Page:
One of the most important lessons I’ve learned in business over the years is never to become satisfied.
However successful you and your business may be, keep challenging yourself and your colleagues.
Never assume that you’ve nailed it because there’s always something else to learn and aspire to; there is always a better way of doing things.
New competitors to your business will be snapping at your heels with a way of beating you when it comes to your products or services. It’s important to maintain awareness and consider their ability to solve your clients and prospective clients’ challenges.
You see it time and time again; businesses caught being complacent because they have grown very content doing what they’ve always done, in the way they’ve always done it.
If you’re not learning then you aren’t building upon new opportunities to obtain more knowledge, skills, and experience. You need to challenge yourself to seek out new experiences.
This applies as much to the small everyday things in your business as well as the large undertakings.
This doesn’t require a complete overhaul of your entire business model or way of operating, but there may be many tiny things you can change for the better that will make an incredible impact as time passes.
I’ve seen offices meeting status quo and producing the same results for years or declining slowly over time. This is a dangerous habit to get into because if you don’t keep investing your time, ideas and energy (not to mention your capital) into growing your business, you’ll find yourself being quickly overtaken by newer, keener kids on the block.
My company Peninsula has come up with five ideas below to keep you thinking fresh and to help you get focused when you’re finding yourself overwhelmed by the minutiae of the day-to-day.
1. Check out of your technology for one whole morning.
I never check emails first thing because I find that’s the time when I’m most productive and creative; I always try to use that period to get my writing and thinking out of the way. So why not take a technology holiday; a one-man or one-woman “away day”?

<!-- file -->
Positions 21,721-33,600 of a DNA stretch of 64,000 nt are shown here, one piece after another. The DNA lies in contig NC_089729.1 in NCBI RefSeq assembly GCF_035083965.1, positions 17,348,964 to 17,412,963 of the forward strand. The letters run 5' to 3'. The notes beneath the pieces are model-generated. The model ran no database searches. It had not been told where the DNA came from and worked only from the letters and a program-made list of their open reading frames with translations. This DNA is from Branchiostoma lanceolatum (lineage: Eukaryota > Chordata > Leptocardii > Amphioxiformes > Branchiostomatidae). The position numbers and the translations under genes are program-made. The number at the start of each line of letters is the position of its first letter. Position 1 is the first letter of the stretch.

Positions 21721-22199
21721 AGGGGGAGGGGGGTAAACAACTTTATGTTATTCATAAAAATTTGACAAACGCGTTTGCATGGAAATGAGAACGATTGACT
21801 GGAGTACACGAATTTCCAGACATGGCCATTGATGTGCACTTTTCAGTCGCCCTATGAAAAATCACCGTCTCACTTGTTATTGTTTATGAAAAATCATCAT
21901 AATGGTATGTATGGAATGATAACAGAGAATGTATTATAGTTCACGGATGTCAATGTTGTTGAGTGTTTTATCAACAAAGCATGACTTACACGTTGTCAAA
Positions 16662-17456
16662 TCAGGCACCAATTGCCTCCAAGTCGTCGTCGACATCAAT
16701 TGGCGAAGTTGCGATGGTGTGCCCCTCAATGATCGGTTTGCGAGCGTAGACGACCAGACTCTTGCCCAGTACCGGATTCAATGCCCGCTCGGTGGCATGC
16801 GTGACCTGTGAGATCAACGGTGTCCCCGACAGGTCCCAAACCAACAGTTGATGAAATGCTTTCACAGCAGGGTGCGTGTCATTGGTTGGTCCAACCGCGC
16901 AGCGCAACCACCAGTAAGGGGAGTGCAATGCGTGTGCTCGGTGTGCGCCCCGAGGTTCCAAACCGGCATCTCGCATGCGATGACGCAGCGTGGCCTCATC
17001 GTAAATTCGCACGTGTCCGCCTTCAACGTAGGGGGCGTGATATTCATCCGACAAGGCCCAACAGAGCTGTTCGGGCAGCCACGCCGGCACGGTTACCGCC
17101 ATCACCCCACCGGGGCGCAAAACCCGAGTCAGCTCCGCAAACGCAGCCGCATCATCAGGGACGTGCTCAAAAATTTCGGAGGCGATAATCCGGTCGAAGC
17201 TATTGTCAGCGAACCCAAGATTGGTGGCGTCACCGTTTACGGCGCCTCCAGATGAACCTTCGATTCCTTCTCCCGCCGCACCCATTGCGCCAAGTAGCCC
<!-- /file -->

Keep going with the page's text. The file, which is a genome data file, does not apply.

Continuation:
If an entire day is too long to be offline, a morning of focused work should still be enough to achieve some good results. Go to a different space where you can think openly and dedicate yourself to coming up with ways to develop and grow your business. Turn off your phone, disconnect from technology and concentrate entirely on the job at hand.
2. Start anew.
One way to approach your away morning/day is to review your business as if you were looking at it from an outsider’s perspective. Try to question everything. Why do we do things this way? Is there a better way of doing it?
Are we just sticking with familiar behaviours because we’ve always done it like this, and if so, how can we change or improve them? Asking yourself these questions can provoke clever answers.
3. Educate yourself.
Another thing to do in this planning /thinking session is to take along all the business magazines, industry publications, podcasts, newspaper and website clippings etc. that you’ve been planning to read and listen to for as long as you can remember.
Skim through them all and make notes on what’s going on outside your world (without checking your email if you need to go online to access information!)
What is the competition doing? What’s best practice for other businesses? What can you learn and outdo in your business that will take you that next step forward? Is there a course you could take that would help you mature your business or books you could read?
Note all of this down and order the three books that you think will most impact your personal or professional development as soon as you finish your day away session set a realistic goal and plan to read them.
4. Think holistically.
Taking your business forward does not always mean creating the next big thing. There are lots of other areas you can improve in your business to make you more profitable, effective and concentrated.
Think about how you invoice, how you interact with clients, how you present your work, what technologies you are using, how you manage your staff (if you have them), where you source your product, whether there are other markets you could enter etc.
5. Don’t try to do it all at once.
Once you’ve been able to review your landscape beyond your office walls, then step back and choose your top three priorities for the next six months. Once you’ve recognized these, come up with a strategy and supporting tactics to make these priorities become actuality.
Set targets along the way which will help you to see that you are gaining traction in these areas. Slow and steady can win the race but most importantly, make sure you get on with it straight away.
So once you’ve had your strategy session, head back to the office, switch your technology back on and get on with the job of making it happen.
The key thing now is to crack on and see if it works: you should have done enough research by going through this process to justify your priorities for the next six months instead of flailing around in the dark wondering where to go next, so feel confident in what you’re doing.
And hopefully, by taking time out to undertake this exercise, you should feel refreshed and invigorated, knowing roughly where you’re going for the next six months and feeling invigorated to achieve your goals.